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Inside San Diego Police Department SWAT Training
When I think of SWAT, this is what I think. I think I need to get with the times and know the organization has changed.
My focus is San Diego DUIs so my cases rarely involve SWAT members. I usually deal with patrol or saturation officers. I know San Diego Patrol Officers want to move up the food chain in the agency. Many get certified in many areas, such as DRE or drug recognition expert training, marksman training, etc. Many want to move up to these positions for money. Others come into the force wanting to be SWAT, Gang unit, etc. I thought it was a good day to talk briefly about our local San Diego law enforcement.
Enjoy the weekend.
2015 marks 30 years since the San Diego Police Department created the Special Weapons And Tactics (SWAT) unit’s Special Response Team.
Since then, SWAT has become one of the largest units in the country. The team was created in 1968, after a deadly shooting at Hub Loan Company in Downtown San Diego. The suspect and police officers fired 1,000 rounds between them. There was no organized response to that 1965 shooting.
“We now have one of the largest SWAT units in the country, because we never want to see an officer or anyone else bleeding out. We want to be able to get them out of harm’s way, and out of the hot zone, so medics can help them right away,” says SWAT Commanding Officer Mark Saunders.
In 1985, San Diego police created its Special Response Team (SRT), the department’s full time SWAT unit. SRT came about after the mass shooting at a McDonald’s restaurant in San Ysidro in 1984.
The Special Response Team trains constantly, so they can maintain a level of operational readiness.
Drills are often conducted in sound stages at “Strategic Operations,” Stu Segall’s productions studio in Kearny Mesa. Segall previously used the studio to film television shows, so the sets are ideal for police and military training scenarios.
The walls inside the sound stages are movable, so the Special Response Team can alter the layout for each exercise, which include movement drills, dynamic entries and covert clearings.
Those exercises are all viewed and critiqued from a catwalk, by fellow SRT members.
“We’ve gone through a lot of stressful situations together. In training, we try to mirror that stress. Comradery is very important. Our cohesiveness is very important,” says SWAT Officer Michael DeWitt.
SRT members take turns as the lead instructor. After each drill, and actual SWAT cal outs, they debrief.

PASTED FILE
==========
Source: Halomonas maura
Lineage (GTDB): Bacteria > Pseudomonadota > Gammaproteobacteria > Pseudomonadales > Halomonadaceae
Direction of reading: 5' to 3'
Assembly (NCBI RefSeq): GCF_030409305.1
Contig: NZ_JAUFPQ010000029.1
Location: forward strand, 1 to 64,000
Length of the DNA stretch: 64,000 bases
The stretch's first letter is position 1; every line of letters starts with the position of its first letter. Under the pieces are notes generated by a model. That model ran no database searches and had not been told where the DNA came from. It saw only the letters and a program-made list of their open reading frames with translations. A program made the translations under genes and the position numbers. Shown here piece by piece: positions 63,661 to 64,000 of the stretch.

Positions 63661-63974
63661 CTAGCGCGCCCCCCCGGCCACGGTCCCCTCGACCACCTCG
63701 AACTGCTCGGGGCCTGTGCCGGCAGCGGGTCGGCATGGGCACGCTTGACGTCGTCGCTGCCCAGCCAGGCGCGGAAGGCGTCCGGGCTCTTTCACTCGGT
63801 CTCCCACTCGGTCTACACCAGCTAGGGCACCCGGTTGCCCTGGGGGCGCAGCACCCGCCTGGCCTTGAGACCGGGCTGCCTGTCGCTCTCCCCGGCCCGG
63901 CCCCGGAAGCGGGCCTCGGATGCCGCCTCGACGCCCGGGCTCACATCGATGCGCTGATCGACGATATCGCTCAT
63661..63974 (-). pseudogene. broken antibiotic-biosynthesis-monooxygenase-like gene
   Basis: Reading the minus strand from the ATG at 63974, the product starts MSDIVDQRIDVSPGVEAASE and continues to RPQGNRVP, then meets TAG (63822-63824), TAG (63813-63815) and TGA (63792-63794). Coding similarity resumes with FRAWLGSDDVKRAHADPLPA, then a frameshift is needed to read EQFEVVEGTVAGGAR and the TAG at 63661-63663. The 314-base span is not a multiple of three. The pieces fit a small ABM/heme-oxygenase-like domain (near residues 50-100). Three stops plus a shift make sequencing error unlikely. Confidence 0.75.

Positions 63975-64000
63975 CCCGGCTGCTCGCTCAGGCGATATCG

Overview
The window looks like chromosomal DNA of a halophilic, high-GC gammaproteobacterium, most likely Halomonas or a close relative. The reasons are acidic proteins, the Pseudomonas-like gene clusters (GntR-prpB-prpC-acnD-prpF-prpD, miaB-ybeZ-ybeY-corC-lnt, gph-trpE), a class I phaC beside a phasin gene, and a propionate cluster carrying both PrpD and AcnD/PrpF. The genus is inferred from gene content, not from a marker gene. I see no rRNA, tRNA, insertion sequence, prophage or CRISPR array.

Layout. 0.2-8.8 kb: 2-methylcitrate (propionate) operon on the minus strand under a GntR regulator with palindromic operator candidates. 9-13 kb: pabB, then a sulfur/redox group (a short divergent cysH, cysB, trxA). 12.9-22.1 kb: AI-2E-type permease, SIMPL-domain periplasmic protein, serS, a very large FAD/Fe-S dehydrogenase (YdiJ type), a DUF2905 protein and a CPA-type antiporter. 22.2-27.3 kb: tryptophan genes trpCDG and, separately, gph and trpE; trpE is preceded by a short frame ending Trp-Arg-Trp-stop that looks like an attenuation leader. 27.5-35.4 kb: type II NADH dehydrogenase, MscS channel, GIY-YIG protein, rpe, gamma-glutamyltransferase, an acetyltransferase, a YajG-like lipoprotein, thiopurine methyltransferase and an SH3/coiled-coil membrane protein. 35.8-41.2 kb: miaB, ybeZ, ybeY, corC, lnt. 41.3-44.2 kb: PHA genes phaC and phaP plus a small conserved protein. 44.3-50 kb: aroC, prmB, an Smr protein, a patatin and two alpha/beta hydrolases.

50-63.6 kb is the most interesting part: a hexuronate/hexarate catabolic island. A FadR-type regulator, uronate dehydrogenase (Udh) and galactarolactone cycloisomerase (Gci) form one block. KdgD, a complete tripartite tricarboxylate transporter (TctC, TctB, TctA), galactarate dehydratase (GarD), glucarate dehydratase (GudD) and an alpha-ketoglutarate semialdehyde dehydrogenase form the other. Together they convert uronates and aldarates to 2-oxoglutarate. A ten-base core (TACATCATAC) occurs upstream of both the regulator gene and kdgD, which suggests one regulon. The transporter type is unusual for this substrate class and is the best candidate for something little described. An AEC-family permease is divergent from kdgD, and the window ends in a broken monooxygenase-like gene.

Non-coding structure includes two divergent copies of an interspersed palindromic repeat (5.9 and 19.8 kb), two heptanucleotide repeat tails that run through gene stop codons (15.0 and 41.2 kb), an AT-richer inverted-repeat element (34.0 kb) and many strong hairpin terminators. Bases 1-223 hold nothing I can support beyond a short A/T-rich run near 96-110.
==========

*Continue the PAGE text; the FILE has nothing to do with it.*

“The main reason for watching movement during tactical training is to fine tune, find the little mistakes, and improve. We’re always looking for areas to improve. Because what we do is very dangerous, and we want to make it safe,” says Officer DeWitt.
SRT also trains the Primary Response Team (PRT), a slew of patrol officers assigned to various divisions throughout the city. That means the department can quickly respond to SWAT call-outs 24 hours a day, 7 days a week.
All SWAT officers have worked in patrol for at least 3 years. Once they pass the 4-week SWAT academy, officers must pass physical tests and firearms qualifications twice a year to remain on the team.
SWAT also has a team of snipers, who respond to every incident. While snipers must be expert shooters, their primary mission is gathering intelligence.
“I know a lot of people think we’re real militaristic, but we’re not. Most of the stuff we use the Bearcat (armored vehicle) for is protection purposes only. There are no guns mounted to it. We just use it as a piece of cover to rescue a citizen or other downed officer and have somewhere to be where a bullet won’t hit us,” says Officer DeWitt.
SWAT’s main objective is always saving lives. That’s why negotiations can sometimes take hours.
“We try and exercise as much patience as possible. 99% of what we go out on is going to end peacefully. But there are a small percentage of those who want to challenge the police. And that’s why we have a SWAT unit,” says SWAT Sergeant Mark Willhelm.
The San Diego Fire-Rescue Department plays in important role in SWAT. Two medics/firefighters from Special Trauma And Rescue (STAR) respond to all call-outs and warrant service operations with an ambulance. STAR members attend the SWAT academy, and train with the Primary Response Team every month.
STAR and PRT were created in 1981, after two officers with the San Diego Police Department were killed responding to a dispute between two neighbors over a rose bush.
SWAT also uses a second, smaller training house at Naval Training Center (NTC) when the facility at Strategic Operations is being used for something else.
Right now, SWAT is working on a blueprint for a bigger training house at NTC.
“It will give us flexibility on our floor plans and our training scenarios. The space is a lot bigger. We would also able to add a second story to it. That second story would allow us to work stairwells and use different tactics,” says Lieutenant Saunders.
The bigger training house is not part of the department’s budget, so Lieutenant Saunders is reaching out to donors for the cost of the wood and labor. He hopes to have it built by the end of the year.
SWAT is also looking for ways to pay for new night vision goggles.
“Seeing better in the dark would change how we train. We wouldn’t have to rely on flashlights, and would be able to make stealth approaches when appropriate,” says Lieutenant Saunders.
What is SWAT?
SWAT (acronym for “Special Weapons And Tactics”) is a commonly used proper name for law enforcement units, which use military-style light weapons and specialized tactics in high-risk operations that fall outside of the capabilities of regular, uniformed police.
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